Tuesday, November 3, 2009

Henry and Eliza Tanner's trip to Arizona, Part 1

Henry M. Tanner and Eliza Ellen Parkinson were married January 25, 1877, in the St. George Temple. He was twenty-four and she nineteen. Henry had already received his call to go to Arizona as one of the colonists. They had little more than a month after their marriage to get ready for the journey....

At the time of their marriage, [her father] Thomas Parkinson gave Eliza a milch cow named Red. She was taken to Arizona with other cattle but she was always a little special. George Parkinson, Eliza's brother, says that Eliza included in the news from Arizona items about Red and her calves along with information about the birth of children....

In preparation for their departure, [Henry's father] Sidney Tanner gave a reception and farewell for the young couple in the upstairs of his ample home. In addition to the friends in Beaver who attended were the members of the Hunt family who were also going to Arizona. For the past year the Hunts had been living on Cove Creek two and a half miles from Joseph City, Sevier County, Utah. The Hunts had eight children, the oldest of whom was but one year younger than Eliza Tanner. They had three wagons of their own, one drawn by two yoke of oxen, one by two span of horses and a light wagon with one span of horses. The oxen were driven by a young man anxious for a bit of adventure by the name of Isadore Wilson. He was a neighbor of the Hunts. John Hunt drove the four horse team and two of the girls drove the light wagon. Also in the Hunt company was a four mule team owned by Manasseh Blackburn, also anxious for the adventure of the trip. His wagon carried mostly heavy supplies belonging to the Hunts.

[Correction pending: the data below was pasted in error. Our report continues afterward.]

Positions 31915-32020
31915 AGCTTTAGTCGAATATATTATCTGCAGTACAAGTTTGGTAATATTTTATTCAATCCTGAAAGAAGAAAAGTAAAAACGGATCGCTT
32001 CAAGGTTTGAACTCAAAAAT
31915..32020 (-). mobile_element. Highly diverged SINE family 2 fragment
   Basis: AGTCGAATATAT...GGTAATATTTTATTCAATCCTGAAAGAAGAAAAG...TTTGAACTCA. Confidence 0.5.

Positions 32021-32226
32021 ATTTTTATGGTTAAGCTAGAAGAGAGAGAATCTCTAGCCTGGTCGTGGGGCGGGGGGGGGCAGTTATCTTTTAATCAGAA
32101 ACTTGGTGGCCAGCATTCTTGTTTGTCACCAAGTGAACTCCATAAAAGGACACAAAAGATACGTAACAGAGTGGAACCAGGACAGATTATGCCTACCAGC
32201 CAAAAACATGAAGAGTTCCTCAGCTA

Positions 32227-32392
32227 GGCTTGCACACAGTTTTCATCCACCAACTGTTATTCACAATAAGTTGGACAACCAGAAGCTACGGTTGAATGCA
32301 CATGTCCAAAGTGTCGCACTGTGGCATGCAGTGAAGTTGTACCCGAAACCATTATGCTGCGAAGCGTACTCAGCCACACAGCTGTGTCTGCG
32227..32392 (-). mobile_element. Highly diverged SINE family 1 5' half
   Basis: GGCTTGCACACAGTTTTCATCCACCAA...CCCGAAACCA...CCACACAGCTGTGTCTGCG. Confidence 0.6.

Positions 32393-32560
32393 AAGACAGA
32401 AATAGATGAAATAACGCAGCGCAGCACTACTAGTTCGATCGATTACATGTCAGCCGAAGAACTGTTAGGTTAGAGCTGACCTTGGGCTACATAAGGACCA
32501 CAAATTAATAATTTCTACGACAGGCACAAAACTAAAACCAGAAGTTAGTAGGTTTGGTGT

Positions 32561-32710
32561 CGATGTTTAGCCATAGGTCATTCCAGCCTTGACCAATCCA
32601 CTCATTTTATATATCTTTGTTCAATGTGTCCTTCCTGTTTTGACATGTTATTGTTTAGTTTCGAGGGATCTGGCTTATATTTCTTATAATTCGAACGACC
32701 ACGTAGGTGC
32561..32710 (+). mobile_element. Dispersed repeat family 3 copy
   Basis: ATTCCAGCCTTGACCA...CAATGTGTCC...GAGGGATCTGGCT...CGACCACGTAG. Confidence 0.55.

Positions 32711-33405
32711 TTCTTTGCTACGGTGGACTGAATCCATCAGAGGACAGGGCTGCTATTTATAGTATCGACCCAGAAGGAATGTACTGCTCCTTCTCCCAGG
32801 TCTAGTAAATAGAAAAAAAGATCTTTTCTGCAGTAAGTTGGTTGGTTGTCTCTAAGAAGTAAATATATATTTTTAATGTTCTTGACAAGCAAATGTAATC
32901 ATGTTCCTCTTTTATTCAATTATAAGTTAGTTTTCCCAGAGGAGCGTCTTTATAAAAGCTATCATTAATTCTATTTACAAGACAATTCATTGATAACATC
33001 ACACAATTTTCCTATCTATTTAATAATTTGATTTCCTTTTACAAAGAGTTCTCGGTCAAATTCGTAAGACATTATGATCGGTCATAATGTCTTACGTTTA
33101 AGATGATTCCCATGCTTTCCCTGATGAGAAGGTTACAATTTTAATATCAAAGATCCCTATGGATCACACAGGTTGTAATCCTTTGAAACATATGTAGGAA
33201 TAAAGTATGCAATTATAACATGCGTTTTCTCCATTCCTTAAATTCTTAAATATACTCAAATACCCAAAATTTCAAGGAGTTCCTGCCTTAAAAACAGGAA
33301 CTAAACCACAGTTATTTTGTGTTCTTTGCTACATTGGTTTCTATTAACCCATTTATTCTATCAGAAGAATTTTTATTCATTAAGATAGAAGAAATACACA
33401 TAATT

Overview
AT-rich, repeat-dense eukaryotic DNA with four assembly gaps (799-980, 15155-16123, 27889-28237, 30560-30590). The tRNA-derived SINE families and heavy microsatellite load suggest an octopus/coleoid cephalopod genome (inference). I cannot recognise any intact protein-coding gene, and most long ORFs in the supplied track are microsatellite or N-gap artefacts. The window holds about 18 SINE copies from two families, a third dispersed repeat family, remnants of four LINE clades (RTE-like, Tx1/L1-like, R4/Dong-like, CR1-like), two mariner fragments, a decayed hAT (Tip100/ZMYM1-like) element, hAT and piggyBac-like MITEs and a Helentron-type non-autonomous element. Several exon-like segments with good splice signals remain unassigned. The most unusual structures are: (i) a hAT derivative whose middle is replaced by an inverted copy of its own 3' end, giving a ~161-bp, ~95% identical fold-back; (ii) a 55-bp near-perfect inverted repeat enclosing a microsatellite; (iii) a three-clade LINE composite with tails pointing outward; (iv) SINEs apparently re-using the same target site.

Before leaving Beaver, Thomas Parkinson had mixed a large quantity of flour with soda and probably cream of tarter so that all that was necessary in making bread [biscuits?] was to add salt and water. The company left Beaver February 21, 1877, accompanied by Father Sidney Tanner who went one day's journey with them and hauled feed for their animals. Enroute to St. George, Henry and Eliza went by way of Toquerville for a few days visit with relatives. Emma Ellen Stapley, cousin of Eliza, was at that time a girl of fifteen. Perhaps she little dreamed that ten years later she would be going to Arizona too....

This party of pioneers did not go by way of Lee's Ferry as the earlier settlers had done. John Hunt and Henry Tanner had been asked to explore a better crossing of the Big Colorado River at Pearce's Ferry below the Grand Canyon. As early as 1862, this crossing had been used by Jacob Hamblin, but not until December, 1876, was regular service established by Harrison Pearce, father of James Pearce, later a pioneer in Taylor, Arizona. The ferry was located at Grand Wash, just a few miles east of the Nevada line. The location is now submerged in Lake Mead. Whatever advantage this crossing was thought to have, evidently did not prove to be and it was not used again by the Arizona settlers.


Excerpts from George S. Tanner, Henry Martin Tanner: Joseph City Arizona Pioneer, 1964, pp 13-14. Some minor editing corrections made to the text.


Part 2
Part 3
Part 4
Part 5
Part 6
Part 7

Picture of Lake Mead from www.flickr.com/photos/wouterkiel/3442561279/.

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